The Beach at Trouville - Once he had set up on the beach at Trouville - the Mecca of high society in summer - Claude Monet was able to depict in full the frivolous nature of the world around him by creating a number of views of it. By executing views of the whole beach he could concentrate on the place where fashionable people paraded up and down. Occasionally the artist also did far more detailed views, often centred on female figures in close-up, which produced more original perspectives. For this painting, however, Monet positioned himself at right angles to the beach and laid out his canvas by juxtaposing the different spaces: the sea, the beach, the wooden walkway and stairs accessing the terrace, and finally the seafront's grand facades lined up in a row.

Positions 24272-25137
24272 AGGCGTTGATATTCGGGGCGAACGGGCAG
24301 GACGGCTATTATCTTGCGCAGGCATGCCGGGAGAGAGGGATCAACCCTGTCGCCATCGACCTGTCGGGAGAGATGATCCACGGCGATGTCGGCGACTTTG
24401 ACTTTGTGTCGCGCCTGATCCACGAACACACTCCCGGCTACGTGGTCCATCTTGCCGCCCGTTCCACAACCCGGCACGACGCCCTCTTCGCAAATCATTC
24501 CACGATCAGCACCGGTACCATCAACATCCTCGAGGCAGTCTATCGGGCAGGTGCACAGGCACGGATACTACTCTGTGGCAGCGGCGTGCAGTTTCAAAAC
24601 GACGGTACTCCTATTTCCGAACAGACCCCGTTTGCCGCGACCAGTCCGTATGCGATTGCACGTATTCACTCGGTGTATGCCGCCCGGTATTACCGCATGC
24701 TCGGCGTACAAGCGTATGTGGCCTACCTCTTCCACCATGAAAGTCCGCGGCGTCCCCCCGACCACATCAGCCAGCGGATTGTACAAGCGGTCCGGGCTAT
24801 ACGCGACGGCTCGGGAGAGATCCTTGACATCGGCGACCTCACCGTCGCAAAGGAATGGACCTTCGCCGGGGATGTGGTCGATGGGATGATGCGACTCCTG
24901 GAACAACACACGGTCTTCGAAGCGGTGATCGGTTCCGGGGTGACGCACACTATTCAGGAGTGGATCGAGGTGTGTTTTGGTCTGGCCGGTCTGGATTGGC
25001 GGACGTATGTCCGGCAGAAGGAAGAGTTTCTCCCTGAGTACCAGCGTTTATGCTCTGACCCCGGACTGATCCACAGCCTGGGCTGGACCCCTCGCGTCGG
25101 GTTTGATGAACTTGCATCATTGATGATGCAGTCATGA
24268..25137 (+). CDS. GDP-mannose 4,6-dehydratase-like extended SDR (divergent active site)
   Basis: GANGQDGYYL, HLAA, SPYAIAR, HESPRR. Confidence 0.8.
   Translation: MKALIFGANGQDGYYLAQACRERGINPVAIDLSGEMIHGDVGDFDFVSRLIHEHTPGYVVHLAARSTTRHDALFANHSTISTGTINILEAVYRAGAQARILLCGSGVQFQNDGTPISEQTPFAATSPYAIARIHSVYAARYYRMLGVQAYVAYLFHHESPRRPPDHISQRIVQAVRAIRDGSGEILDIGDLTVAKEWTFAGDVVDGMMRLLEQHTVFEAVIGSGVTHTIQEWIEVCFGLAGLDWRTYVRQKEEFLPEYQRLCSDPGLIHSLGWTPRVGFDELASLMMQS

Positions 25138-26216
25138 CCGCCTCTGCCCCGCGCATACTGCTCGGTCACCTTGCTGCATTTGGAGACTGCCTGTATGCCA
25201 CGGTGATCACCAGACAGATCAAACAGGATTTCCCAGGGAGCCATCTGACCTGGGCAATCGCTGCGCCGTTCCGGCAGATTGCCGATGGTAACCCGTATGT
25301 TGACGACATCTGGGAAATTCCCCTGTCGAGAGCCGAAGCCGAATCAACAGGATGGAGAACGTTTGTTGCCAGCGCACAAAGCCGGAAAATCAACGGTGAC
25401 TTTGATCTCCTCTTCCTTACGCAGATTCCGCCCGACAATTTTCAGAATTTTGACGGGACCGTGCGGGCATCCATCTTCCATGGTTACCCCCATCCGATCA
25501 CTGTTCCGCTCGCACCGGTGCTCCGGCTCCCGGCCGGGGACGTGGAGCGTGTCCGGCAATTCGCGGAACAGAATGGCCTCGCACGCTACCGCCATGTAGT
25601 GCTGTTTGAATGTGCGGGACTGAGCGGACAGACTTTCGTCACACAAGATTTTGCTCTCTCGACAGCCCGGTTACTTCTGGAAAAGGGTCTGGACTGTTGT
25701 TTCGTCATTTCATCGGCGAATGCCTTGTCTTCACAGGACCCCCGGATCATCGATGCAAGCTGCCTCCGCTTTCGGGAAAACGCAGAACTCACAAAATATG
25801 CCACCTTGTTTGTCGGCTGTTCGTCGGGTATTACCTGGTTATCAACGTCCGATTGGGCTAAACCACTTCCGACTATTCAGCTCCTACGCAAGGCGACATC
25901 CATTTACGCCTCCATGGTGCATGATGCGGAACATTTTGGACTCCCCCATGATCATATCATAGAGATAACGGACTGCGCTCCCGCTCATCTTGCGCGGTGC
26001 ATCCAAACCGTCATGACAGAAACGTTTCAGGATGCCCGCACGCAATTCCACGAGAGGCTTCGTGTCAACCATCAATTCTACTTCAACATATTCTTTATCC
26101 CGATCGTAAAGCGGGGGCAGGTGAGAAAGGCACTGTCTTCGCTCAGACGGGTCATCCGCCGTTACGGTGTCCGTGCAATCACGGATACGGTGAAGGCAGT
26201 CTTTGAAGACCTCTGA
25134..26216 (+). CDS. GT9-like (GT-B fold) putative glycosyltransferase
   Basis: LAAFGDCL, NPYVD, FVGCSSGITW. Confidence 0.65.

Claude Monet (1840 – 1926) was a founder of French impressionist painting, and the most consistent and prolific practitioner of the movement's philosophy of expressing one's perceptions before nature, especially as applied to plein-air landscape painting. The term Impressionism is derived from the title of his painting Impression, Sunrise (Impression, soleil levant).